A forgotten WWII alliance

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For many in the American Jewish community, Martin Luther King Jr.’s birthday, which we mark on Monday, Jan. 19, is an occasion to recall the important role that Jews played in the civil rights movement of the 1950s-1960s. But few remember the earlier alliance between Jews and prominent African Americans, in the 1940s, on the issues of rescuing Jews from the Holocaust and creating a Jewish state.

This forgotten black-Jewish alliance was connected to a series of political action campaigns undertaken in the 1940s by an activist group led by Peter Bergson, a Zionist emissary from Jerusalem. The Bergson group was one of the first Jewish organizations to utilize such now-familiar protest tactics as full-page newspaper advertisements, public rallies and lobbying on Capitol Hill.

When news of the Holocaust reached the West in 1942-1943, Bergson created the Emergency Committee to Save the Jewish People of Europe, to press the Roosevelt administration to rescue Jews from Hitler. The Emergency Committee’s dramatic tactics included full-page newspaper ads, a march by more than 400 rabbis to the White House just before Yom Kippur and a congressional resolution urging creation of a U.S. government agency to rescue refugees.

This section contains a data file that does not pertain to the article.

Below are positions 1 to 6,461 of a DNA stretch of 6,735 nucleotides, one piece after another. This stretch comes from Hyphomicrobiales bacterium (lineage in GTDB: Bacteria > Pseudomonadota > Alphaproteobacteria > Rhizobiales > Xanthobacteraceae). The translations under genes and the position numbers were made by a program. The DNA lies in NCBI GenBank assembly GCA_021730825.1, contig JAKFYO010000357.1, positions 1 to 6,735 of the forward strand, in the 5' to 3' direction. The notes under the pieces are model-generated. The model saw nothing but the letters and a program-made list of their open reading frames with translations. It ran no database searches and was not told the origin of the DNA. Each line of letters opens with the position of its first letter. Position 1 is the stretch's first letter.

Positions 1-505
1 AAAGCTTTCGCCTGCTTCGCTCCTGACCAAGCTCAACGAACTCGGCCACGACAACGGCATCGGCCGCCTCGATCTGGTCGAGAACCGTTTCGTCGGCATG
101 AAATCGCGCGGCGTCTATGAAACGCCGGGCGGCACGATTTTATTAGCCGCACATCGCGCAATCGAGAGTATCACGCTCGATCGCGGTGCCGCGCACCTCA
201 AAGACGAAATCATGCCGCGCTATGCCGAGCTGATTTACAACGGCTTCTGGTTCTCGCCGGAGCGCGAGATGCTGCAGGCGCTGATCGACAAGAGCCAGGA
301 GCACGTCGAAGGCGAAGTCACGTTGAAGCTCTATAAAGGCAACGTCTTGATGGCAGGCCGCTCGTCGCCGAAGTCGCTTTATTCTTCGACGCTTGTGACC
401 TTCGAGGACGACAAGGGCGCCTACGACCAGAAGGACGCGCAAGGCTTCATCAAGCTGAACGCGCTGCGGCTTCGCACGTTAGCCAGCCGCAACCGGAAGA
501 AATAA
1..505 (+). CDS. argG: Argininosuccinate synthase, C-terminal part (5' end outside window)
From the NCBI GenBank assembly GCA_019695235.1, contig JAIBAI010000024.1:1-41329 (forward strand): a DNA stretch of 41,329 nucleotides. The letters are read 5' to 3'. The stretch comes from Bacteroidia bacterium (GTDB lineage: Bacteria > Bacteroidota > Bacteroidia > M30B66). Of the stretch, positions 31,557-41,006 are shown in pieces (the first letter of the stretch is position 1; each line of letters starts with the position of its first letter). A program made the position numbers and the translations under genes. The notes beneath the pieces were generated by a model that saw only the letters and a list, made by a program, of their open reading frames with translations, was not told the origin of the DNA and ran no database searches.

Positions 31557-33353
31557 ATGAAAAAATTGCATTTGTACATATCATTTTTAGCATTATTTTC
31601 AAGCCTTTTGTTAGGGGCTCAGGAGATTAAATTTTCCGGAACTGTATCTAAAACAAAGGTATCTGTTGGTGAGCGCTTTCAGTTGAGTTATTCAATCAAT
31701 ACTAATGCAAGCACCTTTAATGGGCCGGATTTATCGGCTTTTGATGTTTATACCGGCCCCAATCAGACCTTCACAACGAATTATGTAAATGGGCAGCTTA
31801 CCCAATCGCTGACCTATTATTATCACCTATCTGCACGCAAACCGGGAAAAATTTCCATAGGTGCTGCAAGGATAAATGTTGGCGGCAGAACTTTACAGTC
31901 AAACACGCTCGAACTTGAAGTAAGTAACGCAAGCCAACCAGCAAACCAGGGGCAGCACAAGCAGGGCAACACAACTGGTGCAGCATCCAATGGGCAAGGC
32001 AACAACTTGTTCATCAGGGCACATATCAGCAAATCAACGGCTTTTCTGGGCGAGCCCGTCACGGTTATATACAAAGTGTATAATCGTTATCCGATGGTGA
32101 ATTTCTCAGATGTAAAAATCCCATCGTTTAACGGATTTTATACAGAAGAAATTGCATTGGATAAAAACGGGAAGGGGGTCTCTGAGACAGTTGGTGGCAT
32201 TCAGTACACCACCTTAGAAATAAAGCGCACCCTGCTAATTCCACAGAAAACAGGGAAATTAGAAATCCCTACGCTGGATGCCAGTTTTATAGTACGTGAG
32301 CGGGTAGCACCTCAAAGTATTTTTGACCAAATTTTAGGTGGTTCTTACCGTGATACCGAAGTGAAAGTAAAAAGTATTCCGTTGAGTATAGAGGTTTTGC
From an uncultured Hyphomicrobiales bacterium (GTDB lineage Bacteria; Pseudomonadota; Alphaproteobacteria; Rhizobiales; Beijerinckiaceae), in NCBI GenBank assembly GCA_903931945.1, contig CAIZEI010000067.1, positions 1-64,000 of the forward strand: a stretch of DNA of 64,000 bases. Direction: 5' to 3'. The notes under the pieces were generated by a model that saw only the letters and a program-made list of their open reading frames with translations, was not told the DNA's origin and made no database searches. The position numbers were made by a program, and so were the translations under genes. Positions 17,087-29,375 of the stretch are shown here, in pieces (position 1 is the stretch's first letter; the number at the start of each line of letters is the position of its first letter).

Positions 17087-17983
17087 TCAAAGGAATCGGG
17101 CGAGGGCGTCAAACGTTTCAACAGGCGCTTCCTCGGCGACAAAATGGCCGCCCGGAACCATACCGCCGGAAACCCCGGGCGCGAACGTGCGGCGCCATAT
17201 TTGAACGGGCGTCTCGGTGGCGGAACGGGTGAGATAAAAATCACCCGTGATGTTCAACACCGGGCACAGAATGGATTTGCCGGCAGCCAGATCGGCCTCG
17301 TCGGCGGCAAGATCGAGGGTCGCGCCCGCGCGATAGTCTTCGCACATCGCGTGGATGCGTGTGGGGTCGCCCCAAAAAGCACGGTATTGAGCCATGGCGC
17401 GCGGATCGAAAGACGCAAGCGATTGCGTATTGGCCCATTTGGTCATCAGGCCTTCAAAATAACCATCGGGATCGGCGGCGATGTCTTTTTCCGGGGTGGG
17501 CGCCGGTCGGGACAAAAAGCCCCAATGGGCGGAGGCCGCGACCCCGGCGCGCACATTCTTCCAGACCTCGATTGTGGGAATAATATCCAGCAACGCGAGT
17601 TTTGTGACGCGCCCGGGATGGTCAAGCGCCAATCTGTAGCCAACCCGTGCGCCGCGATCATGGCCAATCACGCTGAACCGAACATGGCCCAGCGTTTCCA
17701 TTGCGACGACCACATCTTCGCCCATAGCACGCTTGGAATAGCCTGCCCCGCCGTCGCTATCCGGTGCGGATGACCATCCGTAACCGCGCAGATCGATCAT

These efforts embarrassed the administration and compelled Franklin D. Roosevelt to establish the War Refugee Board, which saved an estimated 220,000 lives during the final 18 months of the Holocaust.

Later, Bergson established the Hebrew Committee of National Liberation and the American League for a Free Palestine, which played an important role in mobilizing American public support for the creation of a Jewish state.

His campaigns won the support of a wide array of prominent intellectuals, entertainers, Hollywood celebrities and members of Congress. Sympathy for the Bergson group crossed racial lines; many prominent African Americans were among its supporters.

Black labor union leader A. Philip Randolph, president of the International Brotherhood of Sleeping Car Porters, was an early backer of Bergson’s Jewish army effort. So was W.E.B. DuBois, the leading African American intellectual of his era.

The author and poet Langston Hughes supported the Jewish army campaign and was also among the sponsors of Bergson’s July 1943 Emergency Conference to Save the Jewish People of Europe. The famous singer, actor, and political activist Paul Robeson was one of the stars of a Madison Square Garden “Show of Shows” organized by Bergson in 1944 to raise money for his campaign to rescue Jewish refugees.

On the occasion of King’s birthday, that early collaboration between Jewish Americans and African Americans is worth remembering.

Rafael Medoff is director of the David S. Wyman institute for Holocaust Studies, which focuses on issues related to America’s response to the Holocaust.